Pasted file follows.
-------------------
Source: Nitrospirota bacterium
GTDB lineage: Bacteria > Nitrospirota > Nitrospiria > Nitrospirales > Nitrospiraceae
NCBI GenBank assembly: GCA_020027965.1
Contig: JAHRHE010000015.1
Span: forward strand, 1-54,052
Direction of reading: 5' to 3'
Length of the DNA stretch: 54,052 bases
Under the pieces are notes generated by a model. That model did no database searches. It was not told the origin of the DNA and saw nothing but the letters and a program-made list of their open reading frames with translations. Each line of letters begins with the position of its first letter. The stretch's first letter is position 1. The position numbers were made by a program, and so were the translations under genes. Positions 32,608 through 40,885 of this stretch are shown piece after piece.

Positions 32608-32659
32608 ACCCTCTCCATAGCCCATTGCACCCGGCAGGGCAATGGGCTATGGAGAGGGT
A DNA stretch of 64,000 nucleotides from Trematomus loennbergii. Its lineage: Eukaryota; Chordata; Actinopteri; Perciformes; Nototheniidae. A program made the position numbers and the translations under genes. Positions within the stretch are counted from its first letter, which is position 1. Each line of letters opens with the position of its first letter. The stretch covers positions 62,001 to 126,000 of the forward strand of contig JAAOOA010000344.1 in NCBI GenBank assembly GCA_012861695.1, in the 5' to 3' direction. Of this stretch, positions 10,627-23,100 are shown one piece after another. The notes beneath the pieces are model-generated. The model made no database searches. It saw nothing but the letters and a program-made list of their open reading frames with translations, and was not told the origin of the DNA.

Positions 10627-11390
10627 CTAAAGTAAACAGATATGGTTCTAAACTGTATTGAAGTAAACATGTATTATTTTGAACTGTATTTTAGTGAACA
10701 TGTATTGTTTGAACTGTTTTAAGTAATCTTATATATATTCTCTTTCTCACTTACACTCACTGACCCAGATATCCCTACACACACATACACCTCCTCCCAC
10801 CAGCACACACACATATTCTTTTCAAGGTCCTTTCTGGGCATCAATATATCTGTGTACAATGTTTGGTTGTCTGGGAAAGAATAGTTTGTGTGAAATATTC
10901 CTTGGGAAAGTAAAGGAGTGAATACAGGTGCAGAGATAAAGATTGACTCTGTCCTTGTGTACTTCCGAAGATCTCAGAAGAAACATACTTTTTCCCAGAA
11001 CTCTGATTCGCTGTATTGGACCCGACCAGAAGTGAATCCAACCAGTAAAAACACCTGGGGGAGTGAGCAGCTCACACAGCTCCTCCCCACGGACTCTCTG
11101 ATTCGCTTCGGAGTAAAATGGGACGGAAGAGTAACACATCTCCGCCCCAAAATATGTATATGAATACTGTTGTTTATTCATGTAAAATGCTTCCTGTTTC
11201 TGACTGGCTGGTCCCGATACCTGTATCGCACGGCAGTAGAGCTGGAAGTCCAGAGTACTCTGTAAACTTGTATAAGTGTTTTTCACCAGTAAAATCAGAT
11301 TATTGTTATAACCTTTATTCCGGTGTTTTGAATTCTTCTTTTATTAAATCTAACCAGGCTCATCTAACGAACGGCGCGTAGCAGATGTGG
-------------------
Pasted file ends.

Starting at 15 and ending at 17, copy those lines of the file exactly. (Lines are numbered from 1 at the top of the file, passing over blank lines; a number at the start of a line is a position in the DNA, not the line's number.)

10801 CAGCACACACACATATTCTTTTCAAGGTCCTTTCTGGGCATCAATATATCTGTGTACAATGTTTGGTTGTCTGGGAAAGAATAGTTTGTGTGAAATATTC
10901 CTTGGGAAAGTAAAGGAGTGAATACAGGTGCAGAGATAAAGATTGACTCTGTCCTTGTGTACTTCCGAAGATCTCAGAAGAAACATACTTTTTCCCAGAA
11001 CTCTGATTCGCTGTATTGGACCCGACCAGAAGTGAATCCAACCAGTAAAAACACCTGGGGGAGTGAGCAGCTCACACAGCTCCTCCCCACGGACTCTCTG